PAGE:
I must also say, that’s why this Government has legislated small business tax relief, dropping the corporate rate from 30 cents to 25 cents in the dollar—and with large business to follow suit.

It’s why we’ve extended the $20,000 instant asset write-off, a highly popular action designed to boost cash flow and encourage business development and re-investment.

This Government is pro-business!

But specifically, the Government is working with you to deliver meaningful reforms for the benefit of general aviation while maintaining the high aviation safety standards demanded by all Australians.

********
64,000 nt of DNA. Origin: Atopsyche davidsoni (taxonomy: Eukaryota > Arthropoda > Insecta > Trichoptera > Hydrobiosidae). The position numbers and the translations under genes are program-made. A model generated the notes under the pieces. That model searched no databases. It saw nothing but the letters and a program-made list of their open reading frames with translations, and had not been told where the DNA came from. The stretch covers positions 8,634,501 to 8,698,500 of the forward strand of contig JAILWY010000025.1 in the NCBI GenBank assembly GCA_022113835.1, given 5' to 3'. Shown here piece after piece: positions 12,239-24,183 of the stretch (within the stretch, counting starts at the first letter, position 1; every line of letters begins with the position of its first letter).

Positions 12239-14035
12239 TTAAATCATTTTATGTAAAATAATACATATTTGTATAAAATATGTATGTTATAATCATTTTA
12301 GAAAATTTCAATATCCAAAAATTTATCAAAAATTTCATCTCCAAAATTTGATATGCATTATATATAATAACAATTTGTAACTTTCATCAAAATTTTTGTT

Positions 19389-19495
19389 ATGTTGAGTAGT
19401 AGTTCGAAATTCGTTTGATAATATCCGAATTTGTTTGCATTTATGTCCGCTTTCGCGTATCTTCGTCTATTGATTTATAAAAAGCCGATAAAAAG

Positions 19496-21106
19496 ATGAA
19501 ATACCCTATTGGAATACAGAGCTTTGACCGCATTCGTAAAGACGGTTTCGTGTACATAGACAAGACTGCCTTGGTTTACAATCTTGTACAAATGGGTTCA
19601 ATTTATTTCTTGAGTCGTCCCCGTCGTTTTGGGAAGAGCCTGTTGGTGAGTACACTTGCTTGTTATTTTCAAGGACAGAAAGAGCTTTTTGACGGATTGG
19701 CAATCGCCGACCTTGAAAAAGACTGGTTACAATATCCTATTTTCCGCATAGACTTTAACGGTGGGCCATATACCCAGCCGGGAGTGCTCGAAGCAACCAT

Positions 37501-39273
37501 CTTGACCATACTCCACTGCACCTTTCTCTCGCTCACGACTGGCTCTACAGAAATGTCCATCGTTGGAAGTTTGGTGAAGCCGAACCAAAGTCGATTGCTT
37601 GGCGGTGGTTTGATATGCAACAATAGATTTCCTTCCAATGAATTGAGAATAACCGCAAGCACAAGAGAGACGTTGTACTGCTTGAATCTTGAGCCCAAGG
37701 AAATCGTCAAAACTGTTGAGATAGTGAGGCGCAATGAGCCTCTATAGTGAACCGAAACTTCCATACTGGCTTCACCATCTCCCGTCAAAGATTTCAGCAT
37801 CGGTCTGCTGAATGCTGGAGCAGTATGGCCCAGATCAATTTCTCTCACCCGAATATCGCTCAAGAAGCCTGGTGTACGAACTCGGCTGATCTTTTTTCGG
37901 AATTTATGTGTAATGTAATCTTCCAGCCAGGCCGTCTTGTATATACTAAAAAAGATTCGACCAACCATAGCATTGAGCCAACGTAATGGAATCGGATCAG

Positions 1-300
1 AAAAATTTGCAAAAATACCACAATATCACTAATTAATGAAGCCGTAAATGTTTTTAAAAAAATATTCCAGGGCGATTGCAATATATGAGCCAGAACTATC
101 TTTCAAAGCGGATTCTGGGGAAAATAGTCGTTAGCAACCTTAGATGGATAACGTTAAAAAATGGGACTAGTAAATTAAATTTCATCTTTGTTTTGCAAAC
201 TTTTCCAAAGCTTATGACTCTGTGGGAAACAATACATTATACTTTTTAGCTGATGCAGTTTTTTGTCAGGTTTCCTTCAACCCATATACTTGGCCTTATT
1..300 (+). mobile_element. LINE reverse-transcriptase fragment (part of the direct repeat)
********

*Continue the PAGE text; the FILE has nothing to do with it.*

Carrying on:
I will continue to listen and carefully consider the issues raised by people in the general aviation sector, and the Government and portfolio aviation agencies will respond appropriately.

And here’s a chance now…I am keen to hear from you on the key issues you want tackled by Government and industry that relate to GA operations in Australia.

Finally, can I encourage you to focus on proposals that are likely to have a practical effect delivering tangible improvements to the challenges GA is facing.

Thank you for the opportunity to talk to you all today, I hope your summit is successful and that you enjoy the splendours of our beautiful city.

Thank you.